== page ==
People around the country warned that violence may increase in the 21st Century– it did. They also warned that banks and computers may fail in the 21st Century– some did. And they even went to the extreme of warning that the world may come to an end in the 21st Century. However, no one bothered to inform me that the 21st Century would mark the beginning of the do-whatever, and say-whatever-you-want-on-television period.
Several years ago, I would come home from elementary school, and watch Jerry Springer every evening. One evening when I arrived home from school, my mother was home, but like usual, I turned on Springer. The episode was about a mother having an affair with her daughter’s husband. Similar to every other Springer episode, the guest started cussing, fighting and ripping off each other’s clothing. My mother, who had never seen Springer before, could not believe what was taking place on a major television network. Because of her shock, she immediately told me that she did not want me watching Springer anymore because, “This is trash,” she said.
Even though I was disappointed with my mother’s decision because I loved watching Springer, I was not that upset because I had a variety of things to watch on non-cable networks that were suited for children, and that could easily fill Springer’s 3 pm to 4 pm slot.
Back in the day, for the most part, with the exception of soap operas and a few talk-shows, afternoon and evening television programs considered their possible audience–children. Because there were not too many shows like Springer, children had a wide selection of things to watch on television. There was Goof Troops, Garfield, Chip and Dale, and a countless number of other cartoons that aired in the afternoons. For the children that were not interested in cartoons, there were appropriate sitcoms about productive people. Some include Family Matters, The Cosby Show and Full House.
Today, networks handle homes without cable in the same manner manufacturers handle purses, but instead of it being one size fits all; it is one show fits all. In homes with cable, parents have the option of telling their children to watch Disney and Nickelodeon only, believing that Disney and Nickelodeon will not harm their children. In homes without cable, television can, and is exposing people’s children to almost everything because it seems that sitcoms on non-cable networks have an intended audience of everyone. If parents cannot afford cable does that mean that children have to relinquish their rights to be children?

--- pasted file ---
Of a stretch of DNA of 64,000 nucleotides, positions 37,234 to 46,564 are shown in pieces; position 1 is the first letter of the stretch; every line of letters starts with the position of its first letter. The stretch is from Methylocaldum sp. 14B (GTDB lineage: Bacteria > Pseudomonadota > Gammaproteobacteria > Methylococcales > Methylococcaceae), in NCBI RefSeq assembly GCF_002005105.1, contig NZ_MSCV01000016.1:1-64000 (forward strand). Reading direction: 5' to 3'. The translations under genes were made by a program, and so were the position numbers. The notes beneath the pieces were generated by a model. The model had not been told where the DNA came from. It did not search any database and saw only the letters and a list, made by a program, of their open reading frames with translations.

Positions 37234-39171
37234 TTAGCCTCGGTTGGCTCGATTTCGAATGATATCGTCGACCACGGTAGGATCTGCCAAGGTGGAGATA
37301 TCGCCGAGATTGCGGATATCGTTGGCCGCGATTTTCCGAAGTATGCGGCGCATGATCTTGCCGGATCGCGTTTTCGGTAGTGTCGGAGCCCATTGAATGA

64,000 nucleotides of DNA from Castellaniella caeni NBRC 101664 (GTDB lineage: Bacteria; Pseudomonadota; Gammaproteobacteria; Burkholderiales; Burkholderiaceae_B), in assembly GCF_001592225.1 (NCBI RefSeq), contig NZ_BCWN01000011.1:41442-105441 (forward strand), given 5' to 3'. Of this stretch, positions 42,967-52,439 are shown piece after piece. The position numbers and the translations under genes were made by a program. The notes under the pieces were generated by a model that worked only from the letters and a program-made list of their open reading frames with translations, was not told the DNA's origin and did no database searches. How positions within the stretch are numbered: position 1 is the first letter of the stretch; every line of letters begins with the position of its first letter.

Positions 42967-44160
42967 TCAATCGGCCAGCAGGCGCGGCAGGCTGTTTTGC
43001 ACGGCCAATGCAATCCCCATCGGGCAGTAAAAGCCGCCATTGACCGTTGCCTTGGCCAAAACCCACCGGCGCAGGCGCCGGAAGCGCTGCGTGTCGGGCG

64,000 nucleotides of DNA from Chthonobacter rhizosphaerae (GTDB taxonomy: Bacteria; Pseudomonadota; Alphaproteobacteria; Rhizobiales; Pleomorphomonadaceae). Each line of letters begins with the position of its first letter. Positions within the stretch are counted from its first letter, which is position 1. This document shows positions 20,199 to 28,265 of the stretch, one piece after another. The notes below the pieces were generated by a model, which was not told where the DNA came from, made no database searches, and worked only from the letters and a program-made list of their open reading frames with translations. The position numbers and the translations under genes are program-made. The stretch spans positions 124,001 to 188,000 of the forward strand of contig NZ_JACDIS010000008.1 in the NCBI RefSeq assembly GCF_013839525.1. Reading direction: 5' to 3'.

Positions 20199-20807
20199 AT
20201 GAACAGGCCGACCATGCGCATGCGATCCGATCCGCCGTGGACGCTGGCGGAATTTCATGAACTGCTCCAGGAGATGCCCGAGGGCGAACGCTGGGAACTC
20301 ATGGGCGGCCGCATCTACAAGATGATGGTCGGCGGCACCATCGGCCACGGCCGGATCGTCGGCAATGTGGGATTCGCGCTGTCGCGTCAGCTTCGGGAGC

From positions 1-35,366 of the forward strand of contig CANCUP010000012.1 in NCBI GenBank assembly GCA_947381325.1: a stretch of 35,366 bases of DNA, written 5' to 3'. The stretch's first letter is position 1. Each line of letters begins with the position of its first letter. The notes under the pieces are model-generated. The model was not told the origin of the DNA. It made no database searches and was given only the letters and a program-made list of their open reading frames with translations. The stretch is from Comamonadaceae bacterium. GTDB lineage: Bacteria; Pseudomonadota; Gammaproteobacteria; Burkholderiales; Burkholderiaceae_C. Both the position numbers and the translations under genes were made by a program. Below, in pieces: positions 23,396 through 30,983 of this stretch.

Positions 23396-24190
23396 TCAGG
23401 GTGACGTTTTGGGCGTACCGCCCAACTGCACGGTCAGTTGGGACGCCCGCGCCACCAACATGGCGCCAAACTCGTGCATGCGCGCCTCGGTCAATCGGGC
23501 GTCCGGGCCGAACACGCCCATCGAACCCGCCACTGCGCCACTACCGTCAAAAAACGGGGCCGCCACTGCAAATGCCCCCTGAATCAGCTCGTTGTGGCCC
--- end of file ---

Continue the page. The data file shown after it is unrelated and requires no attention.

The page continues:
Who decided that “Bitch” and “Ho” are no longer obscene words and that they are appropriate to use on television at 3 pm? Who decided that a couple kissing on the couch, regardless to the age, then suddenly going upstairs to the bedroom to imply that a sexual act is about to take place, is appropriate for children to see? Who decided that discussing orgasms on television at 3 pm is appropriate for children?
Many people fault music videos and music itself for the corrupt minds of children. They believe that the women bending over and dancing on BET is the reason for the lack of respect that little girls have for themselves. They believe that the massive amount of songs about sex, is the reason so many little girls are having sex.
Like those people, I too believe music videos and music play a role in corrupting the minds of youth, but I refuse to blame them for everything. Maybe teenage pregnancy is at an all time high because Tyra Banks discusses different sex positions with sex expert, Sue Johansen, on the Tyra Banks Show, which airs at 2 pm, or maybe it’s because 15-year-old Bryanna discusses when she plans to have sex with her 15-year-old boyfriend, Arnez, on One on One, which airs at 4 pm, no, wait, maybe little girls refer to each other as “Bitches” because Joan calls Toni a “Bitch” on almost every episode on Girlfriends, which airs at 5:30 pm.
Did networks send out a memo to parents that said, “If you cannot afford Disney, Nickelodeon, and Cartoon Network, you are allowing your children to watch television at your own risk because we are not responsible for what your children hear and see?” If they did, although I am not a parent, I missed it.